Longtime family restaurant finds success in shifting model
Albert Lea’s Casa Zamora had a simple mission when it came to the COVID-19 pandemic: to keep each other healthy, safeguard their employees and keep the community safe. In turn, they hoped that mission would help them preserve their brand and future.
That goal appears to have paid off with the success the family has seen during the pandemic — even without reopening their doors to in-person dining.
Brenda Zamora, who manages the restaurant with her brother Jay, said Casa Zamora is one of the few restaurants — if not the only one — in town without a dining room open to the public.
Zamora, whose parents, Jake and Lupe Zamora, own the restaurant, said they have taken the decisions about their 51-year-old family business seriously.
“We’re all family,” she said. “We basically knew getting COVID wasn’t an option for us because we don’t have second jobs.”
In turn, they wanted to be an establishment that makes people feel safe in uncertain times.
The restaurant has a small dining room, in which it is difficult to social distance, and she said they didn’t want to have to police their patrons about face masks or kick people out, which she said would take away from the family atmosphere that they have built there for decades. With many customers also coming from other states, she said that also brought too much uncertainty for them to factor in.
As eating patterns evolved during the pandemic, she said they learned that many of their customers felt more comfortable eating from the comfort and safety of their own homes where they could be in control of their own safety.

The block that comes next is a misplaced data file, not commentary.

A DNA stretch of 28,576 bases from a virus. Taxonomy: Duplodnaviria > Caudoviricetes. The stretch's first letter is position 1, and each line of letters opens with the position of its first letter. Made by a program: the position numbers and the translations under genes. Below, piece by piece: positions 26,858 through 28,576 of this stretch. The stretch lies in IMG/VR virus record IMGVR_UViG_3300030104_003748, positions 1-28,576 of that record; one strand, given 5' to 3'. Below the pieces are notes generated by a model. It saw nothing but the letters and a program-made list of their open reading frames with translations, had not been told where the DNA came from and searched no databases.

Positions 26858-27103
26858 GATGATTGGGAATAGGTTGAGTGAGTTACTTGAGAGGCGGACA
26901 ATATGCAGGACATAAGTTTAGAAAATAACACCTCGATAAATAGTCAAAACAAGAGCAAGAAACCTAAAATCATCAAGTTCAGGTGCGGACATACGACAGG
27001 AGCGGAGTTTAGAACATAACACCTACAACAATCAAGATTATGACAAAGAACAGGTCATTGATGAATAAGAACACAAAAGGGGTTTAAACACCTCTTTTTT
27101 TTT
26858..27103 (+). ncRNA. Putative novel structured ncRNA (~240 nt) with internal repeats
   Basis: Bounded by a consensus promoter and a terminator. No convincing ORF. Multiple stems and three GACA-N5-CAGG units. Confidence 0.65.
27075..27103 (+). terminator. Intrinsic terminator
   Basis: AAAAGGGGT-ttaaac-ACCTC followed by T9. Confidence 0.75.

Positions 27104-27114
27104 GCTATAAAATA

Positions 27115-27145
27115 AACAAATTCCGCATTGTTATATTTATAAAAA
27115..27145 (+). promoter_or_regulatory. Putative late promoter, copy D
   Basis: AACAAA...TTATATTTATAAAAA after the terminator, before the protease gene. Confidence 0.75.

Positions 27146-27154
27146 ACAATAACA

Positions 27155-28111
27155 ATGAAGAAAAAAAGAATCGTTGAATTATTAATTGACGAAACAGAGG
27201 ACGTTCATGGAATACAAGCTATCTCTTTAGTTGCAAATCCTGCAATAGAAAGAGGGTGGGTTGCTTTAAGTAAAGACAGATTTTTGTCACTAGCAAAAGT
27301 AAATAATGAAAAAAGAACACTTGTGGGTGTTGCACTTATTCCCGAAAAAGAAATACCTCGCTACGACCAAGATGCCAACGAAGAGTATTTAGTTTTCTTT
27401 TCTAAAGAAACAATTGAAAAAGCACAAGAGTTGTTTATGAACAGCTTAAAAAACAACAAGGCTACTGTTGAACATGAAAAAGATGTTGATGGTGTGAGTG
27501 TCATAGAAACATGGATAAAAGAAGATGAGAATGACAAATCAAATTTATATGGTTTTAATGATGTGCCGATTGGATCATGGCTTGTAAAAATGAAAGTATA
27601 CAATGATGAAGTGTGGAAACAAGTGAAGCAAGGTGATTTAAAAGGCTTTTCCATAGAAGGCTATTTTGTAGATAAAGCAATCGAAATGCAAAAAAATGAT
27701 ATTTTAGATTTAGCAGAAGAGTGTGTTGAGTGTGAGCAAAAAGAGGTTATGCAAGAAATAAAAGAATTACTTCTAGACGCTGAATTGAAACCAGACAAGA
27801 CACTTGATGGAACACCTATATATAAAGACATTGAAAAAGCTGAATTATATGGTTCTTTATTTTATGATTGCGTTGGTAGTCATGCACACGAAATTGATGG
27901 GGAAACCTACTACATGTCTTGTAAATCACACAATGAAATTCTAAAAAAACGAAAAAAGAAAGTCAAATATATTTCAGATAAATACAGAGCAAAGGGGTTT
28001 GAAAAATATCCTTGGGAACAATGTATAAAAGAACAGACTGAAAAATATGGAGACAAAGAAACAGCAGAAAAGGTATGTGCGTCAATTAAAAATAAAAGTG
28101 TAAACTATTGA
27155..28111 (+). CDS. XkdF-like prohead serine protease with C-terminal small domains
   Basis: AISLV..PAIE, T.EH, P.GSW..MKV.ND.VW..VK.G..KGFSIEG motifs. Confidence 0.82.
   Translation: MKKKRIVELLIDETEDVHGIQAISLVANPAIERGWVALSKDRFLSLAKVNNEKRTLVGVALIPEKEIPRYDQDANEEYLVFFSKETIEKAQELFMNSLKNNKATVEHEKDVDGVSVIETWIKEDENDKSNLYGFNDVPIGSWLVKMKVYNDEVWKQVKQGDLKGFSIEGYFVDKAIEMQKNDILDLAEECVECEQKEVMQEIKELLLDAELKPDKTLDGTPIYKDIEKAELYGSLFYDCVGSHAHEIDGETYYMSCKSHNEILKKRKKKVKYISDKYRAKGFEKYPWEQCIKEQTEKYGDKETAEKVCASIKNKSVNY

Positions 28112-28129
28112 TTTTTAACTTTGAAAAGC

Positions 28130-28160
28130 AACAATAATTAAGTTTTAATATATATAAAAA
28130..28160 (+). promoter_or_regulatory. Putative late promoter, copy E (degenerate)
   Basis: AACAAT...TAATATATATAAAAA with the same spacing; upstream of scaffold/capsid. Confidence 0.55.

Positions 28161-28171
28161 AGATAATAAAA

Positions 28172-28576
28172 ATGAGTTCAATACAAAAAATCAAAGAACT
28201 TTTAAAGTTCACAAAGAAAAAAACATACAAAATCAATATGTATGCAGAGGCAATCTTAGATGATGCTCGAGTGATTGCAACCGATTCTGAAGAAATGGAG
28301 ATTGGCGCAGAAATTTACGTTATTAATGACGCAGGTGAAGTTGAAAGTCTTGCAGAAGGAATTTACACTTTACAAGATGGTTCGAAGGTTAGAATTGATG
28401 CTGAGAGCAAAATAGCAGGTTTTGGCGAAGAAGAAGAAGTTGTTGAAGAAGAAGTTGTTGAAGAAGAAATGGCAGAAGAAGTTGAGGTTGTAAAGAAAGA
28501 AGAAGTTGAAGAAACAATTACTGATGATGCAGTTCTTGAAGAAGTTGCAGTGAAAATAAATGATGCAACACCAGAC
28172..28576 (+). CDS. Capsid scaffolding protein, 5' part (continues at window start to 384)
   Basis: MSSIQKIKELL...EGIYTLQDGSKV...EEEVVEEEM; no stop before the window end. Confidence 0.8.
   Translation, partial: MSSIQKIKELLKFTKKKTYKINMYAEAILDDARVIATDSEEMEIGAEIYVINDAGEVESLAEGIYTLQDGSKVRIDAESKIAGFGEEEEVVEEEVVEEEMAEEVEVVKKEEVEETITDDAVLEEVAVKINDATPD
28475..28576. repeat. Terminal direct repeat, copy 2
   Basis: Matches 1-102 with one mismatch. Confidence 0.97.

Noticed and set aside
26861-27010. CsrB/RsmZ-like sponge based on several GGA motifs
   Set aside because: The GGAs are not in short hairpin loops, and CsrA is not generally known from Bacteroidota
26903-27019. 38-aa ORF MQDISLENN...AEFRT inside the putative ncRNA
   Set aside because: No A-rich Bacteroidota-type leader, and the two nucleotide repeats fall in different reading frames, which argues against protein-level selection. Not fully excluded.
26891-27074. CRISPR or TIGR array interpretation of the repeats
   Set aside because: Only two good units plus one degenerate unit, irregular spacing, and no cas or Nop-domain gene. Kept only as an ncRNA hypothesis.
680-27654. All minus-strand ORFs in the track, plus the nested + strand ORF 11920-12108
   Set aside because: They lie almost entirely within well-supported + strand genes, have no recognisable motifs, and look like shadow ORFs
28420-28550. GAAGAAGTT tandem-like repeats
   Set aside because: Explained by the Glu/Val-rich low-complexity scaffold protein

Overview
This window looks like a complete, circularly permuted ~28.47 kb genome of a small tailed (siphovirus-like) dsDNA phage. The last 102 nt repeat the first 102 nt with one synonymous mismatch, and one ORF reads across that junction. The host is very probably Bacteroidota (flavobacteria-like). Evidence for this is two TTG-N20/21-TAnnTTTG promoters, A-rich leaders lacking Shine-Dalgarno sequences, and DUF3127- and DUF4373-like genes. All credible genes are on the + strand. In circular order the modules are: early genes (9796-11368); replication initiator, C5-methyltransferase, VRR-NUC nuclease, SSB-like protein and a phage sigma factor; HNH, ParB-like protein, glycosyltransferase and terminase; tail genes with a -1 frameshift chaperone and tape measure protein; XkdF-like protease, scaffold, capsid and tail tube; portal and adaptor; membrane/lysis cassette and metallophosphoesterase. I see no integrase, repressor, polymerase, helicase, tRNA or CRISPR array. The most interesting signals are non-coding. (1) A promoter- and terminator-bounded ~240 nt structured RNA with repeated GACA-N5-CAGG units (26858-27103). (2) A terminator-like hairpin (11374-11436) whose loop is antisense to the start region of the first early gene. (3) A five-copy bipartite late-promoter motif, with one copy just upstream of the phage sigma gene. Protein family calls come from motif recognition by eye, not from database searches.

With that knowledge in mind, they put their heads down and went to work, shifting their business model.
They shortened their hours and streamlined some of their processes, allowing them to focus on consistency, which Zamora said has been their key to success. In addition to offering carryout from their regular menu, the restaurant started offering take-and-bake meals, including quesadillas, burritos, breakfast burritos and enchiladas. She said when people take their take-and-bake meals out of the oven at home, the food should taste exactly as if it had come straight out of the oven at the restaurant.
“We love that people eat our food in their homes,” she said. “It’s where one should feel most comfortable. It’s a huge compliment.”
She said the restaurant has been flourishing and actually is doing better now than it was before the coronavirus, which she credits to their loyal patrons and the support of the community.
“It’s kind of exploded,” she said. “We’re actually scared to do something different, and we’re excited to see where this goes.
As far as where the business is headed in the future, she said the family will wait for her parents to get vaccinated before they make any other decisions.
“We’re really thankful for our customers,” she said. “They’ve allowed us to keep our doors open, but at the same time keep our doors shut.”